The art of japanning in England in imitation of oriental lacquer was encouraged in the late 17th century by the high cost of original pieces emanating from the East and by the publication by Stalker and Parker, A Treatise of Japanning and Varnishing, published in 1688. The art of lacquering was also never mastered in the west due to the complexity of the process and the absence of the principal raw material - the gum of the lac tree (rhus vernicifera). English japanning of the late 17th century and early 18th centuries is normally strongly conceived with raised figures and other decoration in tones of gold leaf with some polychrome on a solid coloured ground, the most common of these being black, red, blue, green and white, the rarest of all. White japanning which is the ground of the present mirror was especially rare because it demanded a great deal of skill on the part of the craftsmen; the zinc oxides where were used to obtain the white effect were much harder to apply than the gesso which was normally used as a base. In addition there was less margin for error when working on such a light background.
The present mirror with its pagodas, exotic foliage and chinoiserie figures strongly shows the influence of Stalker and Parker, op.cit. as the form of these features as depicted is all typical of the style promoted by this work.
For comparison, other examples of white japanning can be seen in a pair of cabinets at Boughton House, referred to in a 1707 inventory as `two little white Indian cabinets’, and two formerly in the collection of Geoffrey Hart, illustrated in R.W Symonds, Masterpieces of English Furniture and Clocks, 1940, pp.74-79, plates V and VI.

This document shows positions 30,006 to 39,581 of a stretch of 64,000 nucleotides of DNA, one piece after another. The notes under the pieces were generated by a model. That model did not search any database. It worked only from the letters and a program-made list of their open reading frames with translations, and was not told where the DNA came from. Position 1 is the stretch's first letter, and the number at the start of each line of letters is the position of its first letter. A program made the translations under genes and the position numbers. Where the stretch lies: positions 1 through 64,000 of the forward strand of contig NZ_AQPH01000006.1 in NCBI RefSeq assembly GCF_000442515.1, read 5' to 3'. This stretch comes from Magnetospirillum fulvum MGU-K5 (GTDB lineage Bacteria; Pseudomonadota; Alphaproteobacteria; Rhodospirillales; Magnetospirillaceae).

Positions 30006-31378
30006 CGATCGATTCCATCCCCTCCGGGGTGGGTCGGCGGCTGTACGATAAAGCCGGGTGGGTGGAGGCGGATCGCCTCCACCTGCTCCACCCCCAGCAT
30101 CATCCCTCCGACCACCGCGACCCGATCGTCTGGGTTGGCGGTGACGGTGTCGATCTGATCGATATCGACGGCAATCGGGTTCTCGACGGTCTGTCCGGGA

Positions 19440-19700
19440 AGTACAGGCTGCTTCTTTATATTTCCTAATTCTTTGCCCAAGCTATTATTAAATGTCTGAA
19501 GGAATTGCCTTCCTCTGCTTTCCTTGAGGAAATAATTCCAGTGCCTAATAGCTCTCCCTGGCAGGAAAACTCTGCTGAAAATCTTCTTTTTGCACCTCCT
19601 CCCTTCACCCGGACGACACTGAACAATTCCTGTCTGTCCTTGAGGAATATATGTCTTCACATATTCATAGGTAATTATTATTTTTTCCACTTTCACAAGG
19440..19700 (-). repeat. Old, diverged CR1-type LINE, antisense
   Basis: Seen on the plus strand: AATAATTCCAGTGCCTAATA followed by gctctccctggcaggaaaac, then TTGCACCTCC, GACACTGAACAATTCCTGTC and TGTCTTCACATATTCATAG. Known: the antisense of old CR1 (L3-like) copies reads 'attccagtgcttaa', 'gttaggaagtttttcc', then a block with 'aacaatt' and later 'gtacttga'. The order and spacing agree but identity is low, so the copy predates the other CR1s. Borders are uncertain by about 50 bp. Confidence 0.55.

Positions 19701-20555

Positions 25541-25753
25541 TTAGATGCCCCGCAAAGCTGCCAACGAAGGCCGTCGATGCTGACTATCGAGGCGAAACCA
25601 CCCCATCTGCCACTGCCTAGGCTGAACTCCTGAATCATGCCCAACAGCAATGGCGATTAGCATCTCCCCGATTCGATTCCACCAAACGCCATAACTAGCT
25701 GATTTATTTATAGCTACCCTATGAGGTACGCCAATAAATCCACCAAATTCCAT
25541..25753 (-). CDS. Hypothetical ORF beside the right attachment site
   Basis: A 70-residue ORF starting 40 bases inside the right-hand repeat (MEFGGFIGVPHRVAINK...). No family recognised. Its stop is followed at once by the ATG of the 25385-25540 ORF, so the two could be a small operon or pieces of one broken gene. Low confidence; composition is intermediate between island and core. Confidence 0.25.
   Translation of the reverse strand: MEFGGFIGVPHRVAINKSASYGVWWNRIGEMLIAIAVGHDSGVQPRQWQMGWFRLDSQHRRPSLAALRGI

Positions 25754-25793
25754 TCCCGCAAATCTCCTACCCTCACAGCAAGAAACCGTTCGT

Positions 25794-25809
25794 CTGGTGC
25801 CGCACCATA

Paper-curl decoration was a technique developed as early as 15th and 16th centuries in England but was only rarely used as in the present context. Early forms were done with precious metals, usually silver and gold but when this became too expensive papyrus and tree bark were used and later, parchment and paper coloured with gilt edges and decorated with coloured metal threads and beads. The technique was used in 15th and 16th centuries for decorating the figures of saints and relics but its use diminished after the Reformation. During the second half of the 17th century it was revived as a recreation for ladies to embellish mirror-frames, as in the present example, or travelling boxes and in the late 18th century, more extensively tea caddies. Other examples of the technique used to decorate the frames of wall mirrors are recorded in the Philadelphia Museum of Art, illustrated in Percy Macquoid, A History of English Furniture: The Age of Walnut, 1919, p.94, fig.88; the Shelburne Museum Vermont ( cat. no. 8.3-21) and an example sold Sotheby`s London, Important English Furniture 10th July 1995, lot 7. A further example is in the collection of the Victoria and Albert Museum, London, illustrated in Geoffrey Wills, English Looking Glasses, A study of the glass, frames and makers, (1670-1820) 1965, p. 65.
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